Why do you do the things you do, not your words or actions, but your motives. What are your motives behind what you say and do?
In Matthew 6:1, Jesus gave a warning to the religious people, “Watch out! Don’t do your good deeds publicly, to be admired by others, for you will lose the reward from your Father in heaven.” Jesus knew their selfish motives, why they did their good deeds and charity toward others, so Jesus gave them practical ways to counter their selfish motives. For example, Jesus told them to give generously to others in secrecy or anonymously so people would not know who gave, but God would know (reference Matthew 6:3-4). Or, when addressing their motives for praying publicly, Jesus encouraged them to be consistent and genuine in their prayers when they were alone with God while no one was listening or watching, rather than offering long and showy prayers publicly for others to admire (reference Matthew 6:5-8).
After Jesus’ death, burial, and resurrection, James, the half-brother of Jesus, was convinced that Jesus was God, became a leader of the church in Jerusalem, and wrote the book of James to encourage Jewish believers in Jesus to persevere through trials they were experiencing because of their belief in Jesus. Like Jesus’ teaching in Matthew 6, James addresses the motives behind their prayer life and the quarrels they were experiencing among themselves.
What is causing the quarrels and fights among you? Don’t they come from the evil desires at war within you? You want what you don’t have, so you scheme and kill to get it. You are jealous of what others have, but you can’t get it, so you fight and wage war to take it away from them. Yet you don’t have what you want because you don’t ask God for it. And even when you ask, you don’t get it because your motives are all wrong—you want only what will give you pleasure. James 4:1-3
Both Jesus and James affirm that you should ask God for things, that God knows what you need and is willing to provide for you, but often you prefer to go after things on your own instead of asking God. But when you ask God, He is interested in your motives. Are your motives selfish and impure or selfless and pure? How would you know?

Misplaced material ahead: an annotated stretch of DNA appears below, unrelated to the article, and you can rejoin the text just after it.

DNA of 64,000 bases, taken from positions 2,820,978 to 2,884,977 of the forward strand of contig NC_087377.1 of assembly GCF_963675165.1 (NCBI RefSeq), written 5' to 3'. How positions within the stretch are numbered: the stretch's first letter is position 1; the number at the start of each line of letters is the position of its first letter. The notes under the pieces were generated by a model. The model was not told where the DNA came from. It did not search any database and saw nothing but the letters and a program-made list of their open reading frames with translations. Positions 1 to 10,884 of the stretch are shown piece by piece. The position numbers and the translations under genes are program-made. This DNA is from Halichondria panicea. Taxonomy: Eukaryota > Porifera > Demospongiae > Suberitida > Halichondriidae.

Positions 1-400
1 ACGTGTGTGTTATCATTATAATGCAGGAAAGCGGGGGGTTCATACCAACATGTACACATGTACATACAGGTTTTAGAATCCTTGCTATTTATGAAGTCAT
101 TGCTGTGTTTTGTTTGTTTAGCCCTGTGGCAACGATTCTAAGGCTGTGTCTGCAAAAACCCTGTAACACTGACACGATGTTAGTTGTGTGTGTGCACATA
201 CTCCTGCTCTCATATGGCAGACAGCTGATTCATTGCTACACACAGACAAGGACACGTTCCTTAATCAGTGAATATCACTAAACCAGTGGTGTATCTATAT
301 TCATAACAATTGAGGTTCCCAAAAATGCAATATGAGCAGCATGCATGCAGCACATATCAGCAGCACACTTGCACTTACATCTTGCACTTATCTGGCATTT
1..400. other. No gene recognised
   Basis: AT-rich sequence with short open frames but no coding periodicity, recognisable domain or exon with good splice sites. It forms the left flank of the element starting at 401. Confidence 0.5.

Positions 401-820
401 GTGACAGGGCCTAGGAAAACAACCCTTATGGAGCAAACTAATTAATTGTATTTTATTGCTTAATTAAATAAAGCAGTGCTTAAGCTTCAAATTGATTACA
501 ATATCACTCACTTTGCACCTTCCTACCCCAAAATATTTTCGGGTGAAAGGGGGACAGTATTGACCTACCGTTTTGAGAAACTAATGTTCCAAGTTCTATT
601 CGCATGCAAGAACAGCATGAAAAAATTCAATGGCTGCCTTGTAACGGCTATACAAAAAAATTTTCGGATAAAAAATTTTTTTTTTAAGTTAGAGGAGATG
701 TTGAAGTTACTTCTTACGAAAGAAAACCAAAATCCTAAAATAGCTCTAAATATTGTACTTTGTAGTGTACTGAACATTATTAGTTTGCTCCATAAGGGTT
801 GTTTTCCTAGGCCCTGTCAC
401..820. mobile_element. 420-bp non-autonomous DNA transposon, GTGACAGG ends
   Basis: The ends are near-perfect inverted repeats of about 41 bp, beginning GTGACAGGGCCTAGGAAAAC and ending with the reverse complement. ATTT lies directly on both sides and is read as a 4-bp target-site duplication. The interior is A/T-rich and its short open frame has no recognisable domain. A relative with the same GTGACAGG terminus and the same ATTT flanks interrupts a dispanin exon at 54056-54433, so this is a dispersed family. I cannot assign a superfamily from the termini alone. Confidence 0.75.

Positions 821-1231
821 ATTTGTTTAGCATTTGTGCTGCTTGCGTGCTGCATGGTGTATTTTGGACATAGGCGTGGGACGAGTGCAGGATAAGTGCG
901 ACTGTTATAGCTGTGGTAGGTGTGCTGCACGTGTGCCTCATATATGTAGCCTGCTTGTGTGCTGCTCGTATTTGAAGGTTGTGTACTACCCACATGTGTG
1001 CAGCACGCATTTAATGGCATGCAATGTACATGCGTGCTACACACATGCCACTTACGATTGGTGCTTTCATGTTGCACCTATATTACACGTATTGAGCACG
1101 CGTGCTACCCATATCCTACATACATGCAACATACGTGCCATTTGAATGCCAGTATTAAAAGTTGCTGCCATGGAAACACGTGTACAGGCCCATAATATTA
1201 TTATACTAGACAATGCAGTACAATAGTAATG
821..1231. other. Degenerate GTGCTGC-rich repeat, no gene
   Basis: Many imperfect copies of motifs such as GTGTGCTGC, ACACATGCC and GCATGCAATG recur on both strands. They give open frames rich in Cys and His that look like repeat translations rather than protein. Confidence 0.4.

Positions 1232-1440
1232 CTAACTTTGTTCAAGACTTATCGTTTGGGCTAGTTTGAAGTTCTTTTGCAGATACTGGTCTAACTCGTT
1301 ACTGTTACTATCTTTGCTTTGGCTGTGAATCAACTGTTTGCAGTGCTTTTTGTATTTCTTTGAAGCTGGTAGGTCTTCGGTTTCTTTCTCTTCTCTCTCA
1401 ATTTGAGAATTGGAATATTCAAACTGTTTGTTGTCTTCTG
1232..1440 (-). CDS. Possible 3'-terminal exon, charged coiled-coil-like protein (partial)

The apostle Paul, in First Corinthians, provides some instruction for how to determine the why behind what you say and do (i.e., your motives). The new believers in Jesus at the church in Corinth were struggling with cultural practices, specifically food and drink offered to false gods or idols. These new Christians wanted Paul to help them know what was acceptable, but more importantly, what would please God because they disagreed.
Paul does not give them a rule about food and drink consumption, but rather gives them principles to determine their motives behind what they do (or don’t do).
You say, “I am allowed to do anything”—but not everything is good for you. You say, “I am allowed to do anything”—but not everything is beneficial. Don’t be concerned for your own good but for the good of others. … So whether you eat or drink, or whatever you do, do it all for the glory of God. … I, too, try to please everyone in everything I do. I don’t just do what is best for me; I do what is best for others so that many may be saved. 1 Corinthians 10:23-24, 31, 33
Identify your motives.
Apply these questions to anything you say or do.
- Are you most concerned about your own good or are you more concerned about the good of others?
- Whatever you do, is God being praised (i.e., receiving the glory He is due)?
- When you do anything, is your motive based on what is best for others or primarily on what is best for you?
- Does another person’s faith/belief in Jesus impact what you do (or don’t do)?
Even with these evaluative questions, you may deceive yourself about your true motives. Ask God and rely on Him to help you identify your motives because God already knows your true motives. Ask God something like the prayer of David, “Put me on trial, Lord, and cross-examine me. Test my motives and my heart” (Psalm 26:2). Also, realize that God exposes yours (and everyone else’s) motives as they truly are (Proverbs 16:2; 20:27; 1 Corinthians 4:5; 1 Thessalonians 2:4).
But how much more pleasant is your life when you participate with God in your spiritual growth by asking Him to reveal to you your true motives and then you seek His purification and forgiveness for any selfish or impure motives He reveals.
God blesses those whose hearts are pure, for they will see God. Matthew 5:8
Watch the LIVE REPLAY to learn more about identifying your motives. Join us LIVE every Monday at 3 p.m. ET on @GodGivesCourage Instagram for our Spiritual Growth Series and check back here on Tuesdays for the companion blog post.